Asbestos Safety

Asbestos is a widely used, mineral-based material that is resistant to heat and corrosive chemicals. Typically, asbestos appears as a whitish, fibrous material which may release fibers that range in texture from coarse to silky; however, airborne fibers that can cause health damage may be too small to see with the naked eye.

Asbestos is the name of a class of magnesium-silicate minerals that occur in fibrous form.

Asbestos Permissible Asbestos Exposure Limit:

Time-weighted average limit. The employer shall ensure that no employee is exposed to an airborne concentration of asbestos in excess of 0.1 fiber per cubic centimeter of air as an eight (8)-hour time-weighted average (TWA) as determined by the method prescribed in the OSHA standard, or by an equivalent method.

Excursion limit. The employer shall ensure that no employee is exposed to an airborne concentration of asbestos in excess of 1.0 fiber per cubic centimeter of air (1 f/cc) as averaged over a sampling period of thirty (30) minutes as determined by the method prescribed in Appendix A to this section, or by an equivalent method.

Asbestos Permissible Asbestos Exposure Limit:

In general industry, employers must do initial monitoring for workers who may be exposed above the "action level" of 0.1 f/cc. Subsequent monitoring must be conducted at reasonable intervals, in no case longer than six months for employees exposed above the action level. In construction, daily monitoring must be continued until exposure drops below the action level (0.1 f/cc). Daily monitoring need not be done where employees are using supplied-air respirators operated in the positive pressure mode.

Methods of Compliance:

In both general industry and construction, employers must control exposures using engineering controls, to the extent feasible. Where engineering controls are not feasible to meet the exposure limit, respirators must be used to achieve compliance.

Asbestos Regulated Areas

In general industry and construction, regulated areas must be established where exposures exceed the 0.1 f/cc limit. Only authorized persons wearing appropriate respirators can enter a regulated area. In regulated areas, eating, smoking, drinking, chewing tobacco or gum, and applying cosmetics are prohibited.

Asbestos Health Hazards

Asbestos can cause disabling respiratory disease and various types of cancers if the fibers are inhaled. Inhaling or ingesting fibers from contaminated clothing or skin can also result in these diseases. The symptoms of these diseases generally do not appear for 20 or more years after initial exposure.

Asbestos are used in the manufacture of heat-resistant clothing, automotive brake and clutch linings, and a variety of building materials including floor tiles, roofing felts, ceiling tiles, asbestos-cement pipe and sheet, and fire-resistant drywall. Asbestos is also present in pipe and boiler insulation materials, and in sprayed-on materials located on beams, in crawlspaces, and between walls.

The potential for a product containing asbestos to release breathable fibers depends on its degree of friability. Friable means that the material can be crumbled with hand pressure and is therefore likely to emit fibers. The fibrous or fluffy sprayed-on materials used for fireproofing, insulation, or sound proofing are considered to be friable, and they readily release airborne fibers if disturbed. Materials such as vinyl-asbestos floor tile or roofing felts are considered nonfriable and generally do not emit airborne fibers unless subjected to sanding or sawing operations. Asbestos-cement pipe or sheet can emit airborne fibers if the materials are cut or sawed, or if they are broken during demolition operations.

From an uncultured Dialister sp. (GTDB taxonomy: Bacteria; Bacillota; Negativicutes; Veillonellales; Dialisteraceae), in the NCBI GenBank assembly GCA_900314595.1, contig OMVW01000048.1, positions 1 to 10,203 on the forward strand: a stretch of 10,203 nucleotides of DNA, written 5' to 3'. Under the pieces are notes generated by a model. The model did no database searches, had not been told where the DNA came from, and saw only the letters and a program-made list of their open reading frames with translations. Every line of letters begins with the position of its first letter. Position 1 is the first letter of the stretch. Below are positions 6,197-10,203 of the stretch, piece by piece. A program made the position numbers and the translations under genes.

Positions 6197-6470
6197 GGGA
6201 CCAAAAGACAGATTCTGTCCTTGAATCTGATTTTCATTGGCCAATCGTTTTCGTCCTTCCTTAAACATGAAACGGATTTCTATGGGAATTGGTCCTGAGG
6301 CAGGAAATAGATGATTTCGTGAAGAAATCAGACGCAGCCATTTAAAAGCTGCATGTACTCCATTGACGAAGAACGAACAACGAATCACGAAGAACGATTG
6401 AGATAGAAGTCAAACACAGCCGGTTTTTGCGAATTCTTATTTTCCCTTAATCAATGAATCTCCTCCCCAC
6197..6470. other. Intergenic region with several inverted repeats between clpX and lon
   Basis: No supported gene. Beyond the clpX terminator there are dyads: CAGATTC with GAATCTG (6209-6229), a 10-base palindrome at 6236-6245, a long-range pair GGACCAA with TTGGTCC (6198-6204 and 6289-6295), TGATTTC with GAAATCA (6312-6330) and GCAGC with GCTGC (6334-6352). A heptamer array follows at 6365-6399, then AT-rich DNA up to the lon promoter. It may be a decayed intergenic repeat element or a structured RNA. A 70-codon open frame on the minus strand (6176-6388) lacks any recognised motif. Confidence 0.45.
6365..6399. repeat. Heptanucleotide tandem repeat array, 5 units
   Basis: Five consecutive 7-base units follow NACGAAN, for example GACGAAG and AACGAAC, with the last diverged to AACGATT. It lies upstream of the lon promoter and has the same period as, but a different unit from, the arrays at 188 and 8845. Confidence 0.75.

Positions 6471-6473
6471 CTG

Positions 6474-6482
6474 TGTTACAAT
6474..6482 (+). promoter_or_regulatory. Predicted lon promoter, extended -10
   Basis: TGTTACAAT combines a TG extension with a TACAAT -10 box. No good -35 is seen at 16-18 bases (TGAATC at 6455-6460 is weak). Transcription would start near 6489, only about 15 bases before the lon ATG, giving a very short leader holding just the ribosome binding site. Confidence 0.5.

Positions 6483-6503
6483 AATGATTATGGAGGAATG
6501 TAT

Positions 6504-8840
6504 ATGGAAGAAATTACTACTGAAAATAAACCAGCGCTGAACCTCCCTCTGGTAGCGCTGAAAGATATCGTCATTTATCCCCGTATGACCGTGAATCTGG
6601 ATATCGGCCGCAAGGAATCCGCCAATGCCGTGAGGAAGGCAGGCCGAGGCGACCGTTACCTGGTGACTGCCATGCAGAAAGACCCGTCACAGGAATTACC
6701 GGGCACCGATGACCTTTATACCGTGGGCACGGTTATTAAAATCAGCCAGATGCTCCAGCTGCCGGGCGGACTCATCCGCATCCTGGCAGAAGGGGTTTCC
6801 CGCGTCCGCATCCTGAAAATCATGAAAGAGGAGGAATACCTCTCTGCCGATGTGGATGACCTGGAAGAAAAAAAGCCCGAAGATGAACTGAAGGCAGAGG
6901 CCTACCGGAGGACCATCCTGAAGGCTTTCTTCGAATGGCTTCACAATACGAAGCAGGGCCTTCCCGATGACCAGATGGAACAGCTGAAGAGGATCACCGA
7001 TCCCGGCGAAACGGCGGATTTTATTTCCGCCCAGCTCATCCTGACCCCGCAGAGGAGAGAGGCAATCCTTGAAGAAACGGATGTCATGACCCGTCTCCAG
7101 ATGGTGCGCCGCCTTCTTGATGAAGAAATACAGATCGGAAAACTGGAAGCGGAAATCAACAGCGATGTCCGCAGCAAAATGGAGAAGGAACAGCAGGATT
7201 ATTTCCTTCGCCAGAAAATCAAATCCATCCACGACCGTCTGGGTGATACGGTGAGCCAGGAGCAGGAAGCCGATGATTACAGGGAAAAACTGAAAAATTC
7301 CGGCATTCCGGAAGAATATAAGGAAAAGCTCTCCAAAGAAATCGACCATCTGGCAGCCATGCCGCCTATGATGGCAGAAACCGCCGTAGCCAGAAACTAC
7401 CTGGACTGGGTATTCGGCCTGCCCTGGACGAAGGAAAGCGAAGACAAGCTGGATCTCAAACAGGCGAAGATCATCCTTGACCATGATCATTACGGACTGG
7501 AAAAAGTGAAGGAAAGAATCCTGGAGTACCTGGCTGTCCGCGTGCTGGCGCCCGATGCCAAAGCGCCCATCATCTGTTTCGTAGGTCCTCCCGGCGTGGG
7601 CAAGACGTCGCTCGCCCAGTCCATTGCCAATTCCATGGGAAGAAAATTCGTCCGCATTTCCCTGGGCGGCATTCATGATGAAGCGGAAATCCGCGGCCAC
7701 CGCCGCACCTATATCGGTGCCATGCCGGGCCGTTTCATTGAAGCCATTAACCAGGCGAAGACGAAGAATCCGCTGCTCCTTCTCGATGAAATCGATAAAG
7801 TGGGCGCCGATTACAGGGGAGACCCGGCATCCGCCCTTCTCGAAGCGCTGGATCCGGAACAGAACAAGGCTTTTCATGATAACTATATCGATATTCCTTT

What Are the Dangers of Asbestos Exposure?

Exposure to asbestos can cause asbestosis (scarring of the lungs resulting in loss of lung function that often progresses to disability and to death); mesothelioma (cancer affecting the membranes lining the lungs and abdomen); lung cancer; and cancers of the esophagus, stomach, colon, and rectum.

What Asbestos Protections Are Mandatory?

The U.S. (OSHA) has issued revised regulations covering asbestos exposure in general industry and construction. Both standards set a maximum exposure limit and include provisions for engineering controls and respirators, protective clothing, exposure monitoring, warning signs, recordkeeping, and medical exams. Exposure to asbestos has been shown to cause lung cancer, mesothelioma, and cancer of the stomach and colon. Mesothelioma is a rare cancer of the thin membrane lining of the chest and abdomen. Symptoms of mesothelioma include shortness of breath, pain in the walls of the chest, and/or abdominal pain.

All materials in the members area for this topic index

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MS-WORD Asbestos Control Program Safety Program
(1)
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MS-WORD Asbestos Control Program Development
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MS-WORD 14 Health Asbestos Radon
MS-WORD Asbestos Safety Topic Fact Sheet

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MS-WORD Asbestos Safety Audit Guide

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MS-WORD Disturbing Asbestos Safety Article
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MS-WORD Asbestos Safety Training Handout
MS-WORD Asbestos Safety Training Handout
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MS-WORD Asbestos Information Pamphlet
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MS-PPT Asbestos In Construction PowerPoint
MS-PPT Asbestos Overview PowerPoint

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